Their country bankrupt by the Aids pandemic, thousands of people in Lesotho have asked South Africa to virtually take over the commonwealth kingdom. Hundreds of people marched through the capital Maseru and handed a petition to parliament and the South African High Commission asking that their country be integrated into its giant neighbour, which completely surrounds it.
It comes as South Africa, in a move to tighten its borders before the World Cup, which starts on Friday, has barred thousands of people from Lesotho from crossing its borders. “We have 30,000 signatures. Lesotho is not just landlocked – it is South Africa-locked,” said Vuyani Tyhali, a trade unionist and initiator of the Lesotho People's Charter Movement. “We were a labour reserve for apartheid South Africa. There is no reason for us to exist any longer as a nation with its own currency and army,” he told The Observer newspaper yesterday.
Lesotho is the world's highest country and one of its most beautiful. Much of it is mountains, so there is not much space to grow crops. Therefore it relies massively on South Africa, both for jobs and to buy what is probably its only natural resource – water. For years thousands of Lesotho workers have been forced by the lack of jobs to find work in South African mines. Lesotho also has one of the world’s highest rates of HIV/Aids infection. The impact of Aids has ruined the economy. A third of the population is HIV positive. “Aids has killed us,” said charity director Ntate Manyanye. “Lesotho is fighting for survival. We have a population of about 1.9 million but there may be as many as 400,000 Aids orphans among us. Life expectancy has fallen to 34. We are desperate." The amount of farmers who have died from Aids has hit the amount of food produced and the United Nations now describes 40% of the population as ‘ultra-poor’. "Nurses and teachers are leaving the country because there is no future. You just see everyone dying," said charity volunteer Selloane Taole.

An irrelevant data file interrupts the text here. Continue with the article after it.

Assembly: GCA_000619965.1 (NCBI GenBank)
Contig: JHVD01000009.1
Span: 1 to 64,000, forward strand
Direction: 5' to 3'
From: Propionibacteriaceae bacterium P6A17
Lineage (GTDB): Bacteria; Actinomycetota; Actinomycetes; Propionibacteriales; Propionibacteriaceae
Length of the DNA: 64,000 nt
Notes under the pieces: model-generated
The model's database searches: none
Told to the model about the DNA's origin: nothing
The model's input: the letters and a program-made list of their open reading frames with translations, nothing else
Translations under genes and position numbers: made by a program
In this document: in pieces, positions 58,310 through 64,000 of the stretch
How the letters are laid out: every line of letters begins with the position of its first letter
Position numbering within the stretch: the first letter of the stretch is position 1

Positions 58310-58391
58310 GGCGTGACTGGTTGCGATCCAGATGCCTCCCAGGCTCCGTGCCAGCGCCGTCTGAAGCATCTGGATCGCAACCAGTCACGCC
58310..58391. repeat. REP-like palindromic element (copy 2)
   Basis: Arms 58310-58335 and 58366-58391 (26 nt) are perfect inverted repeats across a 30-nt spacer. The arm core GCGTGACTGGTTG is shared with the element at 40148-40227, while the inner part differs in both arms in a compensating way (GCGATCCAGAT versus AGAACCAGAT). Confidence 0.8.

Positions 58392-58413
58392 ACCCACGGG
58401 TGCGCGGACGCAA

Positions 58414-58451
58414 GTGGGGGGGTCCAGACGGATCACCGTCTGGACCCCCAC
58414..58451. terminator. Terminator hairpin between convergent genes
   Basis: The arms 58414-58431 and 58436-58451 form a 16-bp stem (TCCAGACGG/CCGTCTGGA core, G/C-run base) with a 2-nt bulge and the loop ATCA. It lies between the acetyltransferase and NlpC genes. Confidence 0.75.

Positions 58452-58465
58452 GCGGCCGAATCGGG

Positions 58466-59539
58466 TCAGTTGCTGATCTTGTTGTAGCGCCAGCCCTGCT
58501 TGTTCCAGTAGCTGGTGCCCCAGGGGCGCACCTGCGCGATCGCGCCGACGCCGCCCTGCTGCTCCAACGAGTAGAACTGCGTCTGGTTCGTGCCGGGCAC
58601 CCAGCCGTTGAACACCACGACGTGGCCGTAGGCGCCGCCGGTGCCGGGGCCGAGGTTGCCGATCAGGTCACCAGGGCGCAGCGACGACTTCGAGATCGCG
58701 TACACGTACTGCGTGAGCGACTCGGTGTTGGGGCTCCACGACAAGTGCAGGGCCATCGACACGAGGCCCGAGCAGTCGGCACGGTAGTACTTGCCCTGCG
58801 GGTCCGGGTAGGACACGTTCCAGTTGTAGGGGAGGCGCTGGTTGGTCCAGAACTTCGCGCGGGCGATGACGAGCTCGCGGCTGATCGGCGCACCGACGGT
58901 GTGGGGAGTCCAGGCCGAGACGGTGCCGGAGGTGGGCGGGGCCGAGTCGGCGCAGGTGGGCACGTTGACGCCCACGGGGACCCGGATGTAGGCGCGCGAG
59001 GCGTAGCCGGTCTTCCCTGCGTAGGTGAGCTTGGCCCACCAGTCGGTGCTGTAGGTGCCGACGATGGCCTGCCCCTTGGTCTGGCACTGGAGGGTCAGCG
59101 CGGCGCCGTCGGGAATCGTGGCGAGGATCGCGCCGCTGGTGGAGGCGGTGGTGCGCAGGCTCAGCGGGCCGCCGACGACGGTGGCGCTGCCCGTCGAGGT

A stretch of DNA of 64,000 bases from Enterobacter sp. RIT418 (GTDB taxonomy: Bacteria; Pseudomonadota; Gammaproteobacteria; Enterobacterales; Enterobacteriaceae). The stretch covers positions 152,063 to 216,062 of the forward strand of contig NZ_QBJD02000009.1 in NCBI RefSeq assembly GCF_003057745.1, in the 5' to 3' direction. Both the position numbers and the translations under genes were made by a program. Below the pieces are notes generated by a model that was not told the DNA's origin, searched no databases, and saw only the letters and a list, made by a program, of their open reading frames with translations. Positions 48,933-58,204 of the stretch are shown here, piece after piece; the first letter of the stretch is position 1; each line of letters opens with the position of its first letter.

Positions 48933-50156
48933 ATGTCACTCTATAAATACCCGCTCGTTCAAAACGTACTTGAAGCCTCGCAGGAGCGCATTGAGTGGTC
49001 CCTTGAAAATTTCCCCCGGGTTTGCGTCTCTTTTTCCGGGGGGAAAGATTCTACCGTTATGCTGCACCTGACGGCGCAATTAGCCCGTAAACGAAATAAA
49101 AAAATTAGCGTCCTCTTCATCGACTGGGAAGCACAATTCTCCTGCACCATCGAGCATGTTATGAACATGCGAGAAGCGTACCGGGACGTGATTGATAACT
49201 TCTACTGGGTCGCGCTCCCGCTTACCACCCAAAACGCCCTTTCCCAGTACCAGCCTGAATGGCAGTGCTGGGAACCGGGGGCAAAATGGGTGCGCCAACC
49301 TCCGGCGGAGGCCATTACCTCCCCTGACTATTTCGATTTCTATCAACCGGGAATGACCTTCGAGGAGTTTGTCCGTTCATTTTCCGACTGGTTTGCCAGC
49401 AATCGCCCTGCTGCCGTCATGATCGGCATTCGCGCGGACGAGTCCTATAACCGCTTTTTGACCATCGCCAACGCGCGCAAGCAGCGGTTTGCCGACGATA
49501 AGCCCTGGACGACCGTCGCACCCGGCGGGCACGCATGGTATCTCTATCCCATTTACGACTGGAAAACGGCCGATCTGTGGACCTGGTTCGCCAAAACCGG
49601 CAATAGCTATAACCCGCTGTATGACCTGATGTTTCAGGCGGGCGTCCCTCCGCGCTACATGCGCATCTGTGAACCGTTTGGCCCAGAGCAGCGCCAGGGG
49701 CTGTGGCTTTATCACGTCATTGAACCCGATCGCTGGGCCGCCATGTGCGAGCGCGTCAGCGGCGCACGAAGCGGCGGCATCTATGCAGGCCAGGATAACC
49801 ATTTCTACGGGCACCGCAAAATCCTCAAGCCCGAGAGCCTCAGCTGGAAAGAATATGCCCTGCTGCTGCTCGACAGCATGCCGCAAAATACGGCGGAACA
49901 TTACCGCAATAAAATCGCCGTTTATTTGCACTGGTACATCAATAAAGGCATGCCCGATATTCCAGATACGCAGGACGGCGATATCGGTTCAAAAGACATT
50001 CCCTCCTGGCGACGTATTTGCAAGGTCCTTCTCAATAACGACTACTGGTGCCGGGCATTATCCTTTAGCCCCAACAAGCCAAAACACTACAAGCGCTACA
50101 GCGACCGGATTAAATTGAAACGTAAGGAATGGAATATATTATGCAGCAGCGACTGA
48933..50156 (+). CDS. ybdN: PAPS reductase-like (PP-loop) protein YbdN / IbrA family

Last Tuesday, South Africa stopped recognising the temporary travel documents Lesotho’s people have used for years to travel in and out of South Africa to work. "Lesotho's inefficient government has not produced passports for five years," said Tyhali. "Thousands of people doing piece jobs over the border are now forced to stay in Lesotho or cross over illegally and face deportation." South Africa has many times help in Lesotho's politics, including in 1998 when it sent its troops to help calm unrest.